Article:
Linked by Eugenia Loli on Mon 10th Jul 2006 22:44 UTC
Geek stuff, sci-fi... Computers of the future could be controlled by eye movements, rather than a mouse or keyboard. Scientists at Imperial College, London, are working on eye-tracking technology that analyses the way we look at things. The team is trying to gain an insight into visual knowledge - the way we see objects and translate that information into actions.
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What if..
by Nelson on Mon 10th Jul 2006 23:16 UTC
Nelson
Member since:
2005-11-29

I blink?

Reply Score: 1

Eye strain
by Bonus on Mon 10th Jul 2006 23:18 UTC
Bonus
Member since:
2005-12-23

I am more for the science health and sfaety reason stated rather then web surfing.

Reply Score: 4

the Eye, natures way to prevent RSI
by cies on Mon 10th Jul 2006 23:19 UTC
cies
Member since:
2005-11-28

funny that RSI is already adressed by nature.

our eyes (yes we have two!) are our main navigators in the our information enviroment. two lubricated balls, fully embedded in and suppored by our fore head, that are moved by some short, supple muscles -- with very little friction.

we don't need to cure RSI, we just have to pick the tools (that are give to us) to do the job.

cies breijs.

Reply Score: 3

vimh Member since:
2006-02-04

Pick the tools? Well your hands are some of the tools given to you to do the job.

Eyes the main navigators? In a sense...no pun intended. But in doing a lot of things, touch is a major factor and the our so called hand-eye coordination is what gets the job done. Working with one and not the other can be difficult.

RSI... I can "see" that monster of a migrane coming from here.

So is that left wink for left click, right wink for right click and double blink for the double click (since you blink naturally anyway)?

Reply Score: 1

Rugmonster Member since:
2005-11-18

RSI... I can "see" that monster of a migrane coming from here.

You look where you move the mouse pointer anyway. This may just reduce the number of things involved here. Combine this with voice recognition or even sub-vocalization, and you may not have to use your hands for doing a large portion of the things we do on computers today.

Reply Score: 1

Cloudy Member since:
2006-02-15

You look where you move the cursor, but that only approximately puts it near the center of your field of view.

The problem with past attempts at eye tracking is that they all end up with you needing to make unnaturally precise eye movements and led to various kinds of stress depending on what was attempted.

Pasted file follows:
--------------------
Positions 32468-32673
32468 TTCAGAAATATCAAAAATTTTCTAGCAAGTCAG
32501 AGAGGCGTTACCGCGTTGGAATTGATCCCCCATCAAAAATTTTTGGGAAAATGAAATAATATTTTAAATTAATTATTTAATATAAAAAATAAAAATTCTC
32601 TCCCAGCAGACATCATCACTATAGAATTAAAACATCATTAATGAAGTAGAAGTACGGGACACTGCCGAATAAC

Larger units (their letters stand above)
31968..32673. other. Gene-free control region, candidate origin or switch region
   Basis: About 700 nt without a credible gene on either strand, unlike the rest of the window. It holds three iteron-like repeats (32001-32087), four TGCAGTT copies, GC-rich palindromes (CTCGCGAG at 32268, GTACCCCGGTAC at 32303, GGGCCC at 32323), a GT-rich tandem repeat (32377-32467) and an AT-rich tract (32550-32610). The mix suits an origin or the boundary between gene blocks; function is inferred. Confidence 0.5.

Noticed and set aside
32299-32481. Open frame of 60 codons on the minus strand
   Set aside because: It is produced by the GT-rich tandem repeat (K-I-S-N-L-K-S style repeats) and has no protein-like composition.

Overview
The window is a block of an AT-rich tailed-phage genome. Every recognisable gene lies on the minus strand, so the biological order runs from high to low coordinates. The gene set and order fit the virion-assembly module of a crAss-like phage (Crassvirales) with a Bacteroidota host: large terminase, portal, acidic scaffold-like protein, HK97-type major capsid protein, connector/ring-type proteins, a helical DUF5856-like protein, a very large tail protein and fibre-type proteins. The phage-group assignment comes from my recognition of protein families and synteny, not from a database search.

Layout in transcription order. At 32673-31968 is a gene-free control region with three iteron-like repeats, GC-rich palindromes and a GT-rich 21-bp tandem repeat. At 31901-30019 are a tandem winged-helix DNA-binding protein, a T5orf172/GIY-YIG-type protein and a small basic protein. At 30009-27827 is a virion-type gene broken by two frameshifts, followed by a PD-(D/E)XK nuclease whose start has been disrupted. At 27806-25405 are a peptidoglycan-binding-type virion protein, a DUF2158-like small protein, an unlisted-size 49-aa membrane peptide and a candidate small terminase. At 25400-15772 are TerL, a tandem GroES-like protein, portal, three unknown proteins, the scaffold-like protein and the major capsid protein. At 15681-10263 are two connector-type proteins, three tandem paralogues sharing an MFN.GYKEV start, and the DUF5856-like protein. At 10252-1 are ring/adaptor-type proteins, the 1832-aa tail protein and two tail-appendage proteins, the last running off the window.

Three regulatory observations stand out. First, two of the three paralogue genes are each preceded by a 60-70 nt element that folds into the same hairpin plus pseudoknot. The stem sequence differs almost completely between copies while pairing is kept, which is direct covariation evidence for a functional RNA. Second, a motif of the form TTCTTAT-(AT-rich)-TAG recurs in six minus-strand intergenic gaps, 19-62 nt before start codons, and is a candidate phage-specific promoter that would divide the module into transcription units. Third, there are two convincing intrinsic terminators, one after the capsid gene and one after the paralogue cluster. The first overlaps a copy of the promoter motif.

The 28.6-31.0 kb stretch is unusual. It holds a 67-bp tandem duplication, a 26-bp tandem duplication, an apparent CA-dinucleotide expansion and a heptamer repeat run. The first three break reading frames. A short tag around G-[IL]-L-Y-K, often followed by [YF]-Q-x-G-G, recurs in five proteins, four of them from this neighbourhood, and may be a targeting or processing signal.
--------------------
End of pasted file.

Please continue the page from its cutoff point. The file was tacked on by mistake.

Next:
There's a reason why mice are ubiquitous but eye movement (and hand gesture) systems aren't: scale of motion.

Reply Score: 1

Fransexy Member since:
2005-07-29

You look where you move the mouse pointer anyway. This may just reduce the number of things involved here. Combine this with voice recognition or even sub-vocalization, and you may not have to use your hands for doing a large portion of the things we do on computers today.

Hurra!!!! at last i will have the hands free when i browse porno sites ;-)

Reply Score: 1

How do I...
by Joe User on Mon 10th Jul 2006 23:35 UTC
Joe User
Member since:
2005-06-29

- Click?
- Right-click?
- Middle-click?!!

Reply Score: 1

RE: How do I...
by rayiner on Mon 10th Jul 2006 23:51 UTC in reply to "How do I..."
rayiner Member since:
2005-07-06

Poke yourself in the eye with one, two, or three fingers.

Reply Score: 4

RE: How do I...
by aliquis on Tue 11th Jul 2006 03:13 UTC in reply to "How do I..."
aliquis Member since:
2005-07-23

Get a Mac (one mouse button, yeah I know you can have more) and use space/enter/whatever as mouse button ;)

Reply Score: 1

RE: How do I...
by CVDpr on Tue 11th Jul 2006 06:17 UTC in reply to "How do I..."
CVDpr Member since:
2005-10-17

CLick = Blink Left-eye.
Right-Click = Blink Right-eye.
Middle-Click = Blink boths.

O_o

Reply Score: 1

Canon did this in '96
by JacobMunoz on Mon 10th Jul 2006 23:38 UTC
JacobMunoz
Member since:
2006-03-17

Canon's been making camcorders with eye-motion control for a while, it's about time computers picked this up.

Reply Score: 1

Too soon to say
by Lengsel on Mon 10th Jul 2006 23:39 UTC
Lengsel
Member since:
2006-04-19

As a consumer, because of time required for stability and especially accuracy, I would not give this another thought for 10 more years. Anything that is entirely dependant on a body movement requires a long time for development, if ever at all. I'm talking for retail market-type quality for something like this.

Reply Score: 1

Phillip.Fayers
Member since:
2005-12-14

Take a look at http://www.cs.utk.edu/~shuford/terminal/engelbart_mouse_alternative...
which contains a copy of an email from Doug Engelbart - inventor of the mouse. In the brief note he comments on other methods they considered, including eye tracking.

Ever since then people have considered eye tracking as a pointer controller, but its mostly easier to use your hand.

Commercial eye tracking mice have been available for sometime, having been developed in various places to allow people with disabilities easier use of a compter. Take a look at http://www.eyetechds.com/ for example.